The art of asking questions
In any and every study, elements of great research, creativity and innovation revolve around asking the right questions. Since the Fabric methodology is unique, below is a set of best practices for asking questions on the platform in order to reach the “unlock.”
Start broad, then get specific
We are big proponents of trying to understand consumers in the broadest possible context, including culturally. So beginning studies with a sense for how they think the culture is changing is a great way to anchor their later insights within a cultural context; so much consumer behavior is shaped by much greater forces than product features.
Ask specifically vague questions
It’s tempting to go straight at an issue or a problem. But often times, it’s best to understand where THEY will take the story. So, for example, if you ask whether they like cars – or not – you will understand whether they like cars. But if you ask them to explain their relationship with cars, you’re never sure where they will take that story. And understanding the broader context of their automotive relationship may be much more insightful than a specific like/dislike question.
Ask very pointed questions
Seemingly contrary to asking specifically vague questions is to flip the script and be VERY direct and pointed. Sometimes even revealing the real question at hand can help consumers provide highly pointed responses.
Video is the most emotional medium, so embracing what it captures best by provoking (without, of course, insulting) can be an effective tactic. Prompting them with statements, or published articles will allow them to react. For example, linking Millennials to an article about their perceived attitudes and behaviors and asking respondents to weigh in on whether they agree or disagree can provide deeper levels of understanding.
Use polarizing questions
Respondents are opinionated. Take advantage of their strong opinions by asking them what they love or what they hate, especially if an emotional response is what you’re looking for. For those who are less opinionated, forcing them to choose left/right or high/low – basically making them choose – helps clarify which side of the divide they are on.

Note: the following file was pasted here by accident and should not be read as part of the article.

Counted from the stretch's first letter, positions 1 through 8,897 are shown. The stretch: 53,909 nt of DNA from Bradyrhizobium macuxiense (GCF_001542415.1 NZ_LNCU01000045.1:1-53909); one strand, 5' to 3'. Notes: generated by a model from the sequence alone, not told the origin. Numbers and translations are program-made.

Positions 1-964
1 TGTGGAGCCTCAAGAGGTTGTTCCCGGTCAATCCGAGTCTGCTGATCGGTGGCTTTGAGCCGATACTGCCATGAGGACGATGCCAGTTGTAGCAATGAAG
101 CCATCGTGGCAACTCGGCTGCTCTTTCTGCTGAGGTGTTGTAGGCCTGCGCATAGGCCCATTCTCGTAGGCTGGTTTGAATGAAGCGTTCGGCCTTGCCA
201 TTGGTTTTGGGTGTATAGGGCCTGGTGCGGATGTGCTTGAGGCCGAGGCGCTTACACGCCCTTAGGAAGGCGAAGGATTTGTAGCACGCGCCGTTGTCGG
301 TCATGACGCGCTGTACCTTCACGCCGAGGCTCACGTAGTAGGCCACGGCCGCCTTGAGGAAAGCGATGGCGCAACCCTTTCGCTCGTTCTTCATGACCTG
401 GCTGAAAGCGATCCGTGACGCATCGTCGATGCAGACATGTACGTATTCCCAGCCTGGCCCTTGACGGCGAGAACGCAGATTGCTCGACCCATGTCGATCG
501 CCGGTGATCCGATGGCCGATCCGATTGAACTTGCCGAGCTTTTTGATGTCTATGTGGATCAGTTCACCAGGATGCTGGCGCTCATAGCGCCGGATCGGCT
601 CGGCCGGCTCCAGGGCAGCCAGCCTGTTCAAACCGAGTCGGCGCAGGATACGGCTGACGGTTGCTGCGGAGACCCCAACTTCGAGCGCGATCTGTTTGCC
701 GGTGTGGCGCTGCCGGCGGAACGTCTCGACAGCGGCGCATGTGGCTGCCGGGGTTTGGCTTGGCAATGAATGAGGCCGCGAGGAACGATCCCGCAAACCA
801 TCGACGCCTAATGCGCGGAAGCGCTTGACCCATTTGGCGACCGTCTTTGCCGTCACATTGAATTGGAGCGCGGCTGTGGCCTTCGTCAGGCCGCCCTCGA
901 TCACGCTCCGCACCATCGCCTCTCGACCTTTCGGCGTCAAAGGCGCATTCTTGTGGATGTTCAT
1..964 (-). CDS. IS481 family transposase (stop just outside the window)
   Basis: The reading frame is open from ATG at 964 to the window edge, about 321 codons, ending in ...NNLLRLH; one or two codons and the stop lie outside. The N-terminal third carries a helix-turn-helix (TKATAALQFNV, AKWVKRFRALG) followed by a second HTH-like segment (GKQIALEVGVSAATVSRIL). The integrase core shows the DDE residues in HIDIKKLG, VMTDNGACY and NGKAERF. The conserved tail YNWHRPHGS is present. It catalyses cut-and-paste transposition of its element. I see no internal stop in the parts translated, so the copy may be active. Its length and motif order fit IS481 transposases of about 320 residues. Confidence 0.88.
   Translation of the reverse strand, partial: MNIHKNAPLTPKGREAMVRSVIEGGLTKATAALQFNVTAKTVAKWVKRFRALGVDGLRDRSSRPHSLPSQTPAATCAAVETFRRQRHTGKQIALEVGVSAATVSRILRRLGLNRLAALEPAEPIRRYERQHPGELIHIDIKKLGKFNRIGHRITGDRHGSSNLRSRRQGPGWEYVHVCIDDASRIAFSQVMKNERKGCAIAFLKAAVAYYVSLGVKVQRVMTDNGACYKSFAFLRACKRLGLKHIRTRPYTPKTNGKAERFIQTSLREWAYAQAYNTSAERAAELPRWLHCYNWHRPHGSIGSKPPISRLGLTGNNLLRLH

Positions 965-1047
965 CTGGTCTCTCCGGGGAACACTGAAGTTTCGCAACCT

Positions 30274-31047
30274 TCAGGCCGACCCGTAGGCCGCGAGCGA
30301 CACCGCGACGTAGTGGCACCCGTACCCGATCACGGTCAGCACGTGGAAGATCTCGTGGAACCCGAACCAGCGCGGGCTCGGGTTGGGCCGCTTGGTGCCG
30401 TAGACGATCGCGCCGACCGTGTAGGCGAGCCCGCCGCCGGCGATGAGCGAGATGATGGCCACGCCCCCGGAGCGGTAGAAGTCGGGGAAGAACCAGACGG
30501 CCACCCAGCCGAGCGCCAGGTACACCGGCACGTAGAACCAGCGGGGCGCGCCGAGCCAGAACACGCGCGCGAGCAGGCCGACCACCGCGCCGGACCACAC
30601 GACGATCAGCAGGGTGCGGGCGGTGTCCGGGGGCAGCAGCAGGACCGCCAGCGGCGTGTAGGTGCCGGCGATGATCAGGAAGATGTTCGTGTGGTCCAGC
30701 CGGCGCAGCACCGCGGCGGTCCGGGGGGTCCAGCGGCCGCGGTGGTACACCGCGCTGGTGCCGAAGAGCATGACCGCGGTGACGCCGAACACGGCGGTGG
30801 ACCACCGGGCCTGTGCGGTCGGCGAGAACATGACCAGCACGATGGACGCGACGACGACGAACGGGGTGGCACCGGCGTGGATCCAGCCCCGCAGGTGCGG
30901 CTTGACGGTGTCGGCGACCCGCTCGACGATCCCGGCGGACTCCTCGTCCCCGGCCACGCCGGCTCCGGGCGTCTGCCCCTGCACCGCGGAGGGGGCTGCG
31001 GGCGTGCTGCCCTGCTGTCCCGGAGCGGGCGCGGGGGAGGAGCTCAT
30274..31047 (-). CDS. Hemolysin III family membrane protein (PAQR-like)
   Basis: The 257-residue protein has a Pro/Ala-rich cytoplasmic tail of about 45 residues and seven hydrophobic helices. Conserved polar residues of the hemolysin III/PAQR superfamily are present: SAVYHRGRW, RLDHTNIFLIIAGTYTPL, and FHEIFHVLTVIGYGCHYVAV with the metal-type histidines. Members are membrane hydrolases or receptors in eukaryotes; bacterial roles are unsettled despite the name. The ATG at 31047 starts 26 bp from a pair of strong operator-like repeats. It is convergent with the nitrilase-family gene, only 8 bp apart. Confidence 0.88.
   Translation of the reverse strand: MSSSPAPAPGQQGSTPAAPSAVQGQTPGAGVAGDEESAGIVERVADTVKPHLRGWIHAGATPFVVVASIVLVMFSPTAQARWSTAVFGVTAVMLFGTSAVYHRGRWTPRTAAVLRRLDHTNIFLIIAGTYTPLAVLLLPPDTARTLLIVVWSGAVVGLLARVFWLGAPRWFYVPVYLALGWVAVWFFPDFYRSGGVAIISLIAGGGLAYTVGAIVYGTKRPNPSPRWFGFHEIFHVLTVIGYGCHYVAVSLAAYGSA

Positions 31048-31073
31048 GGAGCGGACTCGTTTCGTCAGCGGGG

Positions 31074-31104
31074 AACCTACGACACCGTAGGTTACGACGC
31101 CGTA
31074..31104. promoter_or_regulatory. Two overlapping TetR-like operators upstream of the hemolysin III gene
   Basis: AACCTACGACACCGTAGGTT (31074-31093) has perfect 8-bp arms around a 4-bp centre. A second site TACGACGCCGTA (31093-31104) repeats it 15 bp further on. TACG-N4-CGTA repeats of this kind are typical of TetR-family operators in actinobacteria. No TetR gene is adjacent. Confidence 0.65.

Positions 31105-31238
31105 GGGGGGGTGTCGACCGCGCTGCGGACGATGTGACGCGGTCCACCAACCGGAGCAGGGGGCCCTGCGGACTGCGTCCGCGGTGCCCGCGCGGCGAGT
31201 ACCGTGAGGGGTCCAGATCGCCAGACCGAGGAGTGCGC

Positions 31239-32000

The thought processes behind the decisions that people make are perhaps even more important than the decision themselves. Have the respondents explain their perspective and why they do things. Asking “why” seems perhaps too elemental sometimes, but by asking the obvious why question, it can help unearth new ways of understanding consumers (e.g. why do you run? Why do you shop?).
Get respondents into relevant space
The big advantage of using mobile video (and webcams) is that you can be in the respondent’s space. Have them bring you to the environment that makes the most sense for your mobile video survey. We have had respondents record from their kitchen, bathroom (for a shaving study), garage, pantry, bedroom (for a closet dive), den (for home entertainment studies), and more.
Don’t cram 5 questions into 1
Imagine we toss you a tennis ball. Easy enough to catch, right? But what if we toss you three? Not so easy. Stick to one question (or tennis ball). At Fabric, respondents have one minute to respond, and you have 200 characters to write your question. You don’t want respondents to spend the entire minute just listing off things or juggling their focus. A good stress test is to make sure you are only using one question mark – at most, two.
Tug at respondents’ emotions
The best insight comes when people talk about things that they really care about, whether it is something that they love or a secret pet peeve of theirs. Ask questions that aim at eliciting these emotions. To that end, for a pet food study, we had consumers introduce us to their pet in the first video; people projected voices, personalities and deep emotion in the first response. Similarly, for a study about Millennial women and cleaning, we had them hold up a photo of their mothers in the first reply, and it choked some of them up!
Use their language, not yours
Use language that the respondents are comfortable with, and would use if they were talking to a friend. For instance, a respondent might not know what an “asset” is.
Allow for open-ended questions
We’ve found that respondents usually have some additional thoughts at the end of the survey that haven’t been addressed by any questions. Giving them the freedom to share these thoughts with you can lead to even more novel insights.
Refine on the fly
Time permitting, what we like to do is have the first few participants respond to see how they interpret the questions. Questions can be amended as the study progresses, so sometimes even slight alterations to questions can be help drill down to a deeper level.
Put your respondents in hypothetical situations, use similes and metaphors, or ask a question that is completely “out there.” The more creative your question is, the more creative (and interesting) your responses will be.